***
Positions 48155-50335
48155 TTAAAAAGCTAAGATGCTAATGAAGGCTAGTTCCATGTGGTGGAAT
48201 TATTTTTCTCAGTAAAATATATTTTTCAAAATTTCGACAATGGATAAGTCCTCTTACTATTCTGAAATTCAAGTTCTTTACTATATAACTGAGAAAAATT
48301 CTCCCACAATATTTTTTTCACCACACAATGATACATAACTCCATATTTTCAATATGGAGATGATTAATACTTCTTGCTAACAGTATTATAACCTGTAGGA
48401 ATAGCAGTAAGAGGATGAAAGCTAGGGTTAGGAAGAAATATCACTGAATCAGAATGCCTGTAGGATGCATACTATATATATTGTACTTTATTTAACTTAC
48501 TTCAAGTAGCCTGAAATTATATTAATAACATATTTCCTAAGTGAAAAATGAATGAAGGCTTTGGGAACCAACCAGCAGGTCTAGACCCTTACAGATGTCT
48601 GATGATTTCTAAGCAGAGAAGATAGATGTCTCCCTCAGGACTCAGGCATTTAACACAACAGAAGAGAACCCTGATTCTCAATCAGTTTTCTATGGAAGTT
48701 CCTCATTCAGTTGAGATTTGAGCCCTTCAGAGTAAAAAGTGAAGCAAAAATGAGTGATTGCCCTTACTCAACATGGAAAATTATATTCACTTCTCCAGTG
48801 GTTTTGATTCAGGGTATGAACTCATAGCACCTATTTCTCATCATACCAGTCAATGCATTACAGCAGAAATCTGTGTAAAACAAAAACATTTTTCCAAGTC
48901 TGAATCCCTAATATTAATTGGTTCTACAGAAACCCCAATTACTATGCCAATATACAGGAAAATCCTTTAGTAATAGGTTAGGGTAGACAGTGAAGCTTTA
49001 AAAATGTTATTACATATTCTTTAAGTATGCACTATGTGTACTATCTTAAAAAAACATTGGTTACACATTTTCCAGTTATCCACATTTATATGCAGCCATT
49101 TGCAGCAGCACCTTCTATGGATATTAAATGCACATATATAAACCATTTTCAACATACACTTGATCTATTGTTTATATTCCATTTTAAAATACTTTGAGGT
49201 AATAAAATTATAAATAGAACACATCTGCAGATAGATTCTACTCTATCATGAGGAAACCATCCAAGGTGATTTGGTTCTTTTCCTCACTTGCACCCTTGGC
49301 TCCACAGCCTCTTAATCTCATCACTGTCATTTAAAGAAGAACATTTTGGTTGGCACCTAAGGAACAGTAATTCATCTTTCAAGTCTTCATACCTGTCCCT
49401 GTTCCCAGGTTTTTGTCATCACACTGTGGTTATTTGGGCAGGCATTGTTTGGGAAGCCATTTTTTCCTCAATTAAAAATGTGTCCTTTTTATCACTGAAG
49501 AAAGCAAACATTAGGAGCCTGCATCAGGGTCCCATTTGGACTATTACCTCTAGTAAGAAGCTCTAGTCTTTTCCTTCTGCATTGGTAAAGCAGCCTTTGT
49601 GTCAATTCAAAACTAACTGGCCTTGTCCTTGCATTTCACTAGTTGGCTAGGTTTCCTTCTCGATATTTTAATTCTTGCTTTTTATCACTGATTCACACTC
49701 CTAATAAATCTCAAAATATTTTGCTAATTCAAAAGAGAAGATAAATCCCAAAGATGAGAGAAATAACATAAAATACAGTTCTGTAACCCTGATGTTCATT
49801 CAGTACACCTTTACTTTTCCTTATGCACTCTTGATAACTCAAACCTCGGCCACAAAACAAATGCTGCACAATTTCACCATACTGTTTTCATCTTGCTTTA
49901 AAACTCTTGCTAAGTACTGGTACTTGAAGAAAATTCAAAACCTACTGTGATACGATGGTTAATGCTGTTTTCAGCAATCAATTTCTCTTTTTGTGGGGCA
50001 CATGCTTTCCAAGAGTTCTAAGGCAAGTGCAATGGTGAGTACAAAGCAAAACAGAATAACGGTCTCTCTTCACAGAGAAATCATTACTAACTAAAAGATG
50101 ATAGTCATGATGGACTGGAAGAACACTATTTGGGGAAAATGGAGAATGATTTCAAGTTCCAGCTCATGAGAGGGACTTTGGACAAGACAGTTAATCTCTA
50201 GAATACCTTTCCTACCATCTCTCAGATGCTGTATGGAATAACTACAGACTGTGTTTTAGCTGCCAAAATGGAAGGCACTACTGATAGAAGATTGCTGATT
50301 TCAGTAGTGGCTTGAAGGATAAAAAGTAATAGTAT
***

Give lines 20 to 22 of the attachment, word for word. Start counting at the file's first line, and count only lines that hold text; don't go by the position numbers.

49901 AAACTCTTGCTAAGTACTGGTACTTGAAGAAAATTCAAAACCTACTGTGATACGATGGTTAATGCTGTTTTCAGCAATCAATTTCTCTTTTTGTGGGGCA
50001 CATGCTTTCCAAGAGTTCTAAGGCAAGTGCAATGGTGAGTACAAAGCAAAACAGAATAACGGTCTCTCTTCACAGAGAAATCATTACTAACTAAAAGATG
50101 ATAGTCATGATGGACTGGAAGAACACTATTTGGGGAAAATGGAGAATGATTTCAAGTTCCAGCTCATGAGAGGGACTTTGGACAAGACAGTTAATCTCTA